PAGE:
Colin Beineke is a professor of English at the Savannah College of Art and Design, where he teaches courses in the liberal arts and sequential arts programs. His writings have appeared in The Los Angeles Review of Books, ImageText, The International Journal of Comic Art, and INKS: The Journal of the Comics Studies Society.
Alexander Beringer is an associate professor of English at the University of Montevallo where he teaches and researches 19th century American literature, visual culture, and comics. His work has appeared in a variety of journals including Arizona Quarterly and American Literature.
Mike Borkent is a Lecturer in the Arts Studies in Research and Writing program at the University of British Columbia. He recently completed a federally funded postdoctoral fellowship with Bart Beaty at the University of Calgary. He specializes in the study of North American multimodal literatures (especially visual poetry and comics), cognitive poetics, and Canadian Literatures. He has published several articles and reviews in Visible Language, Cognitive Linguistics, Canadian Literature, and Literature & Translation, and edited the collection Language and the Creative Mind with Barbara Dancygier and Jennifer Hinnell.
Sean Guynes is a cultural historian, critic, and writer who lives in Ann Arbor, MI. He is author of the forthcoming book Starship Troopers (Auteur Publishing), co-editor of the Encapsulations: Critical Comics Studies book series for University of Nebraska Press, two journal special issues, and several books—including Unstable Masks: Whiteness and American Superhero Comics (The Ohio State University Press, 2020)—and editor of SFRA Review.
Jeffery Klaehn holds a PhD in Communication from the University of Amsterdam and a PhD in Sociology from the University of Strathclyde. More information about his research can be found at: http://uva.academia.edu/JefferyKlaehn.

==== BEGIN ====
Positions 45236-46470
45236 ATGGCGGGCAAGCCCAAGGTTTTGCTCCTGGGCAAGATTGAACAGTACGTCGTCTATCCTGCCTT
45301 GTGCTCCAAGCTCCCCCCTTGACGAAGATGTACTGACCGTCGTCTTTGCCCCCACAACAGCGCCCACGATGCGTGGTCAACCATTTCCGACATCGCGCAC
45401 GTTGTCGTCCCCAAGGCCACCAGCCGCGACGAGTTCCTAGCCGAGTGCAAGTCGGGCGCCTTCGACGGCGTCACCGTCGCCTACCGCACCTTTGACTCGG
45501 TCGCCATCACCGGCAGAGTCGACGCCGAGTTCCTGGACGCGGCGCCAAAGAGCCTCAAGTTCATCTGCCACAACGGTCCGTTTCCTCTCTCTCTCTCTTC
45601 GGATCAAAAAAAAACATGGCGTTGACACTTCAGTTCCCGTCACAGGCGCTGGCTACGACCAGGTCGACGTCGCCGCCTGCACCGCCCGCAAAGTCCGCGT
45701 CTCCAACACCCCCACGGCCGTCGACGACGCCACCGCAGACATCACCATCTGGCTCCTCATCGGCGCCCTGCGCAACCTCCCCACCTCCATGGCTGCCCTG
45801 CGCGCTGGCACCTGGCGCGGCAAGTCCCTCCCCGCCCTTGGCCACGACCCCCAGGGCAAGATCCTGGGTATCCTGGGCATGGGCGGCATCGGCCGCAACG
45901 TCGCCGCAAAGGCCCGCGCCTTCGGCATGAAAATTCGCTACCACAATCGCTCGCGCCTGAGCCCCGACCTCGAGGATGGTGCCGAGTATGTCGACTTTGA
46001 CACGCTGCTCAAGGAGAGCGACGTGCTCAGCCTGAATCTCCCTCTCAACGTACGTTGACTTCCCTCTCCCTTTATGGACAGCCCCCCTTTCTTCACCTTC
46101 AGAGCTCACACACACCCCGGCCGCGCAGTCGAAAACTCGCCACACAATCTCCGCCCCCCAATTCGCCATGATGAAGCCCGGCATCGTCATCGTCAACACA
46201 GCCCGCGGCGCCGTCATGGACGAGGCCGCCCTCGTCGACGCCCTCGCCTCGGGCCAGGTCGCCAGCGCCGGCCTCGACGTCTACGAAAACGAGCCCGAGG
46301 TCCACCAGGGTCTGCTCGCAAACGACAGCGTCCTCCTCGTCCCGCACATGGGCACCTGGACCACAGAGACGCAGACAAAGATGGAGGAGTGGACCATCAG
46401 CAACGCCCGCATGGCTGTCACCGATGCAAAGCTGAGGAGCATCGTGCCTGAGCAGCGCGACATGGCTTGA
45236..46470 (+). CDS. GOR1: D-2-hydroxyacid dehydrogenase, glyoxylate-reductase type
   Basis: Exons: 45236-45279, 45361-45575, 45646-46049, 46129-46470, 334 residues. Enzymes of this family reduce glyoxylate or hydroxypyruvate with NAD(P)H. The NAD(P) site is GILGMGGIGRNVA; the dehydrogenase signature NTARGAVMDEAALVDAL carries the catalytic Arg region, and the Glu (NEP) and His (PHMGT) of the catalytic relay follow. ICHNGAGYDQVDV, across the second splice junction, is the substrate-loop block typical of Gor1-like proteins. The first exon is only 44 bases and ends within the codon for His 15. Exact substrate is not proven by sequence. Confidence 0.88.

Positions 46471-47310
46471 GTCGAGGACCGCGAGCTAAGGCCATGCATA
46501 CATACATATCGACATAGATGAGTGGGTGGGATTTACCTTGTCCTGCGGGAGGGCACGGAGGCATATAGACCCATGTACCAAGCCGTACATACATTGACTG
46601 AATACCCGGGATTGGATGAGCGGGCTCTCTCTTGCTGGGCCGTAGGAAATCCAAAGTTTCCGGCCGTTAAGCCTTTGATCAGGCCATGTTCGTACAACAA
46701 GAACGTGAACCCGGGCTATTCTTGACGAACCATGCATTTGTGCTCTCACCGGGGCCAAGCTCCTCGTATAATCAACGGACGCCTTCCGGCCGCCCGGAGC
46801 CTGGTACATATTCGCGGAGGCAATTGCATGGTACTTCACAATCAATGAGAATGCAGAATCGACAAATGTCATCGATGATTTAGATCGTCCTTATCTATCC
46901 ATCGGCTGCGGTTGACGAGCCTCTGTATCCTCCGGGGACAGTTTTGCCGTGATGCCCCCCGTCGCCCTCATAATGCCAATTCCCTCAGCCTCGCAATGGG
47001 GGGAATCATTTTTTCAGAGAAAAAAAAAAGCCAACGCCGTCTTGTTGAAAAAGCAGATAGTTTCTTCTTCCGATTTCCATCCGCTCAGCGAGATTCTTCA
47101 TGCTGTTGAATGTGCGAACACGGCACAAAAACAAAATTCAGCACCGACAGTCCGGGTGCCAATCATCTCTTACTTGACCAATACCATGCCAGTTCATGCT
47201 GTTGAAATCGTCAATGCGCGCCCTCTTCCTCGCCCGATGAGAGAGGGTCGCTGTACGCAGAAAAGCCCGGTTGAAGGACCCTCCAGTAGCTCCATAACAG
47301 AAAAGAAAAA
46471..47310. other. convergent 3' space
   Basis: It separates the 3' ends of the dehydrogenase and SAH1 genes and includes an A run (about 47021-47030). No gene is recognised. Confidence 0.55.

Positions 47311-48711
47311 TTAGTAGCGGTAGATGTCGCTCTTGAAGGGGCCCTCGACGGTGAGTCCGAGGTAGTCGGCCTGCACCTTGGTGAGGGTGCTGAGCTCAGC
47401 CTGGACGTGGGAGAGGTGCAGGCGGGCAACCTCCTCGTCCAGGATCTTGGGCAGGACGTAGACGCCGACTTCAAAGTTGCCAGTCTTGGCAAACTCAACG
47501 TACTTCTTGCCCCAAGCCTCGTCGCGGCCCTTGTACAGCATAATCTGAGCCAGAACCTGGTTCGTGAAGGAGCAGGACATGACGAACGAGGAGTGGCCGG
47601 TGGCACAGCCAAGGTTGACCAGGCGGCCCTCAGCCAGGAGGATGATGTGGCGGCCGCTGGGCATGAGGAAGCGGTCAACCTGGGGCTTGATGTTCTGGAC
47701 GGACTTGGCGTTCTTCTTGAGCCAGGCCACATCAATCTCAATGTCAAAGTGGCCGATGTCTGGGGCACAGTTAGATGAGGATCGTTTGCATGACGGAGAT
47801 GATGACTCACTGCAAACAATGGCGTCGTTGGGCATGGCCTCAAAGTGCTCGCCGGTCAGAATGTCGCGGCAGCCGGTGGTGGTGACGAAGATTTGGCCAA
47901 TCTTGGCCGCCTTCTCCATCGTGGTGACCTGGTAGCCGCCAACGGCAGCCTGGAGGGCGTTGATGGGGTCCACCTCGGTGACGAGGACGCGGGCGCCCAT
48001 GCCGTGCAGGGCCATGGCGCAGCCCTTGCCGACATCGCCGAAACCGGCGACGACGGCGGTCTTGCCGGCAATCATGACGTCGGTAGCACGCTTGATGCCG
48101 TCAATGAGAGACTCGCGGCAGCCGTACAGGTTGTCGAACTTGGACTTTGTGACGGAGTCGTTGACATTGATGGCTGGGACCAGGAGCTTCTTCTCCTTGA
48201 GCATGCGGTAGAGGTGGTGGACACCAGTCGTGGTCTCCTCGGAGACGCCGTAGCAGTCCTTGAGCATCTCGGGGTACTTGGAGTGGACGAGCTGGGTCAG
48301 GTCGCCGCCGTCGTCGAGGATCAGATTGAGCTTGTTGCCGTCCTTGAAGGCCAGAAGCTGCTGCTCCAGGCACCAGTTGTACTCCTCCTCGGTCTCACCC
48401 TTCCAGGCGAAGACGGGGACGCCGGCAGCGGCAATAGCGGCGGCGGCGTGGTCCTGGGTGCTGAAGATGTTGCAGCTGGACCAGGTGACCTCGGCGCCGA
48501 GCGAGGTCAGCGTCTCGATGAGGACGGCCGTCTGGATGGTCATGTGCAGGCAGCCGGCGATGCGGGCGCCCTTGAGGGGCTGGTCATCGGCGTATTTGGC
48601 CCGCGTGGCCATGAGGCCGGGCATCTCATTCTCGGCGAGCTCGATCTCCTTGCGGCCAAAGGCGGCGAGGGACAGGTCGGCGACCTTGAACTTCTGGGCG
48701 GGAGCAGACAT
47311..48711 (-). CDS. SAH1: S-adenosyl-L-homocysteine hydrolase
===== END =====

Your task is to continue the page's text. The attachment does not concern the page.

Martha Kuhlman is Professor of Comparative Literature and Chair of the Department of English and Cultural Studies at Bryant University where she teaches courses on the graphic novel, Central European literature, and critical theory. She coedited The Comics of Chris Ware: Drawing is a Way of Thinking with the University Press of Mississippi (2010) with Dave Ball. Her articles have appeared in The Journal of Popular Culture, European Comic Art, and the International Journal of Comic Art. She has contributed chapters to the Cambridge History of the Graphic Novel, The Cambridge Guide to the Graphic Novel, and the MLA volume Approaches to Teaching the Graphic Narrative, among other works. Her article "The Avant-garde Aesthetic of Vojtěch Mašek" will appear as a chapter in Comics of the New Europe, co-edited by Jose Alaniz (U of Washington), and will be published in 2020 by Leuven University Press. The book includes essays on comics from the Czech Republic, the former Yugoslavia, the former East Germany, Romania, Poland, Hungary, and Ukraine.
Sam Langsdale is a Lecturer in Philosophy & Religion at the University of North Texas. Her interests include feminisms, contemporary critical theory, and women in popular culture. She has a number of publications on film and on comics and is the co-editor of the forthcoming volume Monstrous Women in Comics, to be published by the University of Mississippi Press.
Rachel R. Miller is a feminist media scholar and PhD candidate at The Ohio State University. She was formerly the assistant editor for Inks: The Journal of the Comics Studies Society. Her current project, The Girls' Room: Bedroom Culture, Girl Collectors, and the Ephemeral Archive examines the exchanges between third-wave feminist grassroots media like zines and self-published comics and mainstream, girl-oriented mass culture in the 1990s. You can visit her online at rachelrmiller.com.
Paul Williams is Senior Lecturer in Twentieth-Century Literature at the University of Exeter in the UK. His next book Dreaming the Graphic Novel: The Novelization of Comics will be published by Rutgers University Press in January 2020.